After being arrested for accidentally killing a mime (his AC unit falls out of the wall and crushes the mime), Max decides to get back in touch with Mary, as he finally realises that having a friend who understands him is better than not having one. He writes and explains he has aspergers, but is now taking medications to control his anxiety. He explains that he enjoys that she accepts him for who he is, saying he is happy with his mental illness, lifestyle, and friendship with her. He says he only wishes he could better express his emotions. Mary is overjoyed to have him back in her life, and his letters restore her self-confidence. To help Max, she sends him a jar of her tears that he can dab on his own eyes when he feels sad. She goes to college and studies mental illness so she can better understand Max, and is highly successful. Though both her parents die prematurely (her father is washed away by a wave while using a metal detector on the beach, and her mom in a drunken fit at the news accidentally drinks a lethal amount of embalming fluid), she is able to start a relationship with Damien who she eventually marries. As it turns out, Damien has a pen pal of his own who lives in New Zealand.
Eventually, Mary writes a book about her experiences with Max, and it is hailed by her teachers as an important look into the world of aspergers. She sends a pre-release copy to Max, saying she hopes she can one day find a "cure" for him. Despite his medications, Max devolves into a fit of rage - having told Mary earlier he did not want to be cured and he also feels betrayed that she is sharing his life with the world. Unable to express himself, he simply rips the letter "M" out of his typewriter and mails it to Mary. She realizes she has made a grave mistake, and decides to destroy all her books pre-distribution, effectively ending her career. She sends Max an apology, but he does not accept it, and Mary sinks once again into depression and begins drinking constantly, just as her mom used to. She alienates Damien, and one day she awakens to find a letter from him explaining that he is actually gay and has moved to New Zealand to marry his pen pal.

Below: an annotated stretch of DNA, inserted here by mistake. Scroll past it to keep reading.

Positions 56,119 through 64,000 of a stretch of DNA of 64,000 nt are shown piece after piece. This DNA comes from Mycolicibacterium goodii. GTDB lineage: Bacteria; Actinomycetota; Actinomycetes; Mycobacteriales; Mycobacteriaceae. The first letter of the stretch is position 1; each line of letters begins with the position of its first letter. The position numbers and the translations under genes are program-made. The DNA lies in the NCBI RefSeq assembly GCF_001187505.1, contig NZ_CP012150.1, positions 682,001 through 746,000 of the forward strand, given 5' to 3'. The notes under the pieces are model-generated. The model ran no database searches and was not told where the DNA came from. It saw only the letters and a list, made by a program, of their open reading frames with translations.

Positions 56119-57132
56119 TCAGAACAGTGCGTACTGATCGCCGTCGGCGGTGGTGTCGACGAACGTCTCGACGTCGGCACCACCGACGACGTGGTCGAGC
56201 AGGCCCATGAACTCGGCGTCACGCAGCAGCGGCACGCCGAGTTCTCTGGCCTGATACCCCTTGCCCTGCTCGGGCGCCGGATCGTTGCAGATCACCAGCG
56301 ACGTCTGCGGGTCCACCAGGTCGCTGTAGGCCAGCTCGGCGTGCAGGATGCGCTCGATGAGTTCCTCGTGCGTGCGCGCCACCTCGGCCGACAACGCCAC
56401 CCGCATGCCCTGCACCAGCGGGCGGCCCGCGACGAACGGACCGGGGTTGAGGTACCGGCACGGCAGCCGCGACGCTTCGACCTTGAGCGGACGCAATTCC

Eventually, Max realizes that all people are imperfect, just as he himself is. He immediately decides to once again rekindle his friendship with Mary, and sends her a new letter accompanied by his entire collection of figurines from the TV show they both love. The package arrives, but Mary is too drunk to answer the door to accept the delivery, and the box is left on her doorstep. Having been fully abandoned, Mary prepares to hang herself, not knowing that she is pregnant with Damien's child. At the last minute, she answers a knock on the door and answers it, discovering that her agoraphobic friend had finally conquered his fear and exited his house for the first time in decades. She finds Max's package and finally accepts her imperfections. Max has written that she is not only his best friend, but his only friend.
After a year, Mary has fully recovered and is a mother. She has finally flown to New York to visit her lifelong friend. When she arrives, however, she finds that Max has died peacefully on his couch earlier that morning, looking up to the ceiling. As she looks around the room, she finds he had saved every one of the mementos she sent him over the years, including her bottle of tears. She sits next to her dead friend and looks up, only to find that Max had posted all of her letters on his ceiling and had passed away while looking up at them. Before she leaves his apartment, she replaces the "M" back into his keyboard.
We see the NYC skyline twinkling brightly at night, and hear Max's statement that Mary was his best and only friend.